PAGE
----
Business

Textbook Rental Company Turns To Late-Night Food Orders To Sell Investors

Chegg is trying to reinvent itself into a full suite of student offerings as skepticism grows over the future of textbook rentals. So far, investors aren’t buying it.

Chegg CEO Dan Rosensweig on an advertising panel in April 2012. Jason DeCrow/Invision for Advertising Week / AP Images

What started as a print textbook rental business has evolved into a full suite of services for students that includes a platform for late-night food orders.

At least that’s the makeover Chegg CEO Dan Rosensweig is trying to sell to investors. Not unlike many old school media companies that are preaching a gospel of digital first, Rosensweig wants to do the same for Chegg, lately referring to his company as a “student-first connected learning platform.” In addition to rented textbooks, the company is now offering study materials, internships, college match programs, and, yes, even a discount food-ordering service.

Rosensweig admits it’s a “complex story.” And so far, investors aren’t buying into his vision. After a disastrous IPO late last year that sent its shares tumbling 15% in its first day on the market, Chegg’s stock has continued to slide, from an initial $12.50 a share to well below $6.

In its first-quarter earnings report, released Thursday, Chegg emphasized that its digital revenue was up 66% year over year to $17.8 million. But the majority of its revenue is still generated by textbook rentals, which accounted for 76% of its $74.4 million in total revenue. The company had a net loss of $25.8 million in the quarter.

Chegg’s digital growth has been driven by its big-name acquisitions, such as study platform Cramster, food-ordering service Campus Special, and a major college-match program called Zinch.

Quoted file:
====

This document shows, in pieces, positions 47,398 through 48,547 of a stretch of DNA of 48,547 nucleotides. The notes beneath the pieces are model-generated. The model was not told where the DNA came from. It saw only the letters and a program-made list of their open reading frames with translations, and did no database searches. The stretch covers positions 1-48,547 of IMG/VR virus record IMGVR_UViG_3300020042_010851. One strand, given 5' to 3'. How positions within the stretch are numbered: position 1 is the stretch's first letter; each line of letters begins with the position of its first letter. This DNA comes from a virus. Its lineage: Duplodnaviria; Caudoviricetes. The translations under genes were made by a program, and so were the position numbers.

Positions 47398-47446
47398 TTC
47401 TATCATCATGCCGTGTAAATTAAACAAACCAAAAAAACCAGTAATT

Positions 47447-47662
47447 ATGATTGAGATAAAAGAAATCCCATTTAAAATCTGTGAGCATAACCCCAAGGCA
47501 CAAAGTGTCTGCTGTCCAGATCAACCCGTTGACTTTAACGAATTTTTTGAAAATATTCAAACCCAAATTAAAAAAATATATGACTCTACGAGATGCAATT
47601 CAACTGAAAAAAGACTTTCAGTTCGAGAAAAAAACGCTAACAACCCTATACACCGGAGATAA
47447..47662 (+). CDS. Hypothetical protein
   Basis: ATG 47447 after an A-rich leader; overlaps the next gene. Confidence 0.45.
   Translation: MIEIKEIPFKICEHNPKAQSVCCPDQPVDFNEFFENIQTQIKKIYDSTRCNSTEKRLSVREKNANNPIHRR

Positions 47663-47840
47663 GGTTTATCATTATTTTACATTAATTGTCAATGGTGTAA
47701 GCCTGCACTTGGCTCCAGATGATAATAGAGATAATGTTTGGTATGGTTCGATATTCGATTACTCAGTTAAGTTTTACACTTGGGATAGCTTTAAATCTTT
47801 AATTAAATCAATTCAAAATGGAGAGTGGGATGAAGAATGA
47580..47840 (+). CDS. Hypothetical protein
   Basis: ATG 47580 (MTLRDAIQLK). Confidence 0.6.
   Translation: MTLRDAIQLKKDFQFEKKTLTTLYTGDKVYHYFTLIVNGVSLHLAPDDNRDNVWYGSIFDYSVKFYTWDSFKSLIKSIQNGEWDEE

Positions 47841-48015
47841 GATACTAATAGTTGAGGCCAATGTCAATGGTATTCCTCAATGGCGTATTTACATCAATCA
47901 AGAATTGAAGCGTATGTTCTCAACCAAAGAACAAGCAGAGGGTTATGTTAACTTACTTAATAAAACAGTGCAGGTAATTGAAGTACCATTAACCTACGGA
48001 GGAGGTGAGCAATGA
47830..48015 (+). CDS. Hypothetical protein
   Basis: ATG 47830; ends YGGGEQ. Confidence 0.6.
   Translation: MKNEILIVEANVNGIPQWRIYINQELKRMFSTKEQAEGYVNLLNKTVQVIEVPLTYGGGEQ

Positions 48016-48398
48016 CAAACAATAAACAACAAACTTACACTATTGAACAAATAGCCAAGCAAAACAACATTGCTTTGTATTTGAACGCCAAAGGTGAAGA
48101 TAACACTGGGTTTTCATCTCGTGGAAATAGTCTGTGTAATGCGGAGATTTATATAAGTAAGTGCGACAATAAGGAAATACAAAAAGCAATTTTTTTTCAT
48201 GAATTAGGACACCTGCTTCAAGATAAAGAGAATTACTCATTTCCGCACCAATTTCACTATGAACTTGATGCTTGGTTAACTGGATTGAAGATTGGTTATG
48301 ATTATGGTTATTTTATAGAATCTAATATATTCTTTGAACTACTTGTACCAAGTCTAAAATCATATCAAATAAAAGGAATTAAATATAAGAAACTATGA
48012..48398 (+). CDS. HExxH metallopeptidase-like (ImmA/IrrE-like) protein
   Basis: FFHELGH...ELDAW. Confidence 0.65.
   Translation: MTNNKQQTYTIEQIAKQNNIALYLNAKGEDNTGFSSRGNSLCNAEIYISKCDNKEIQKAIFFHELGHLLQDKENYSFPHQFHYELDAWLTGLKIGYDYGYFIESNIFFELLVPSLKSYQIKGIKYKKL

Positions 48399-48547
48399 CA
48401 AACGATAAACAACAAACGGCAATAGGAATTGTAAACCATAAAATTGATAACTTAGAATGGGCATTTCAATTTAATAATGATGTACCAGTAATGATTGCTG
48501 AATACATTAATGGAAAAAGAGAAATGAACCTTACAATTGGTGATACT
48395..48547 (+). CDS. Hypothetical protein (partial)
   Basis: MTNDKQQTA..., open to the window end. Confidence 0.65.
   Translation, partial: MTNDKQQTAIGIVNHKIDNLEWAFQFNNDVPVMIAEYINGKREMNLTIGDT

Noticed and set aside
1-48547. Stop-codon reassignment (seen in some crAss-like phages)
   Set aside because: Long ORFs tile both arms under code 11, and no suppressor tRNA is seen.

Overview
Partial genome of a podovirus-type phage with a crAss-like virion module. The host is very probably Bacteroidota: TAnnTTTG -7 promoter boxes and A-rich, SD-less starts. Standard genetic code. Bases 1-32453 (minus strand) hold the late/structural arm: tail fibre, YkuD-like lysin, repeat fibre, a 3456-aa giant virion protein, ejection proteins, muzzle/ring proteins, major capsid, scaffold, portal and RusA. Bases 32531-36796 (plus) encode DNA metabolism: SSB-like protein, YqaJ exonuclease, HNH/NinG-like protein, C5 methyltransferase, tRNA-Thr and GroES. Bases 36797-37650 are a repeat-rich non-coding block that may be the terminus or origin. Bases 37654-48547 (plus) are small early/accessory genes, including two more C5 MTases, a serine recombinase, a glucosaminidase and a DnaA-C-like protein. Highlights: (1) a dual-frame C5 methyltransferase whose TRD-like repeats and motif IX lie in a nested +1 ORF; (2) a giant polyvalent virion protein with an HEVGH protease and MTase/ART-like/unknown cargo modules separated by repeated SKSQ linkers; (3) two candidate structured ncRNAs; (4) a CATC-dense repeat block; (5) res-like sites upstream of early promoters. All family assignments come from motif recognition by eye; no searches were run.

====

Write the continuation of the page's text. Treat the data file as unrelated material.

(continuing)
“Everything we do is designed to solve the pain points students have,” Rosensweig said in an interview with BuzzFeed last week at the annual ASU/GSV Education Summit. He admitted, though, that investors “may not understand our business right now, and it’s my job to change that.”

Chegg went public just as the textbook rental space became increasingly crowded with big names like Barnes and Noble and Amazon, and as print textbooks themselves are increasingly being replaced by digital curriculum.

“I think investors were spooked,” Rosensweig said of the company’s IPO.

On its earnings call Thursday, Rosensweig laid out a goal for the company he is calling “50/50/50:” They hope to have 50% of revenue come from their digital business, and to reach 50% of both high school and college students.

Chegg’s move into the food-ordering business was a focus of the call. One analyst asked about the ordering platform’s revenue model, which he said he did not understand. Chegg bought Campus Special for $17 million in April, and is paying $2 million in expenses without any revenue for the quarter; the platform’s sales cycle does not begin until July.

Another analyst called the purchase of Campus Special “not core to your studying-related business” and asked Rosensweig if similar “non-core” acquisitions were planned.

“We do think it’s at the core of our business,” Rosensweig corrected. In an earlier interview with BuzzFeed, he said he hopes to use the business to disrupt the model of the college meal plan.

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Molly Hensley-Clancy is a business reporter for BuzzFeed News in New York. Hensley-Clancy reports on the business of education.
Contact this reporter at molly.hensley-clancy@buzzfeed.com
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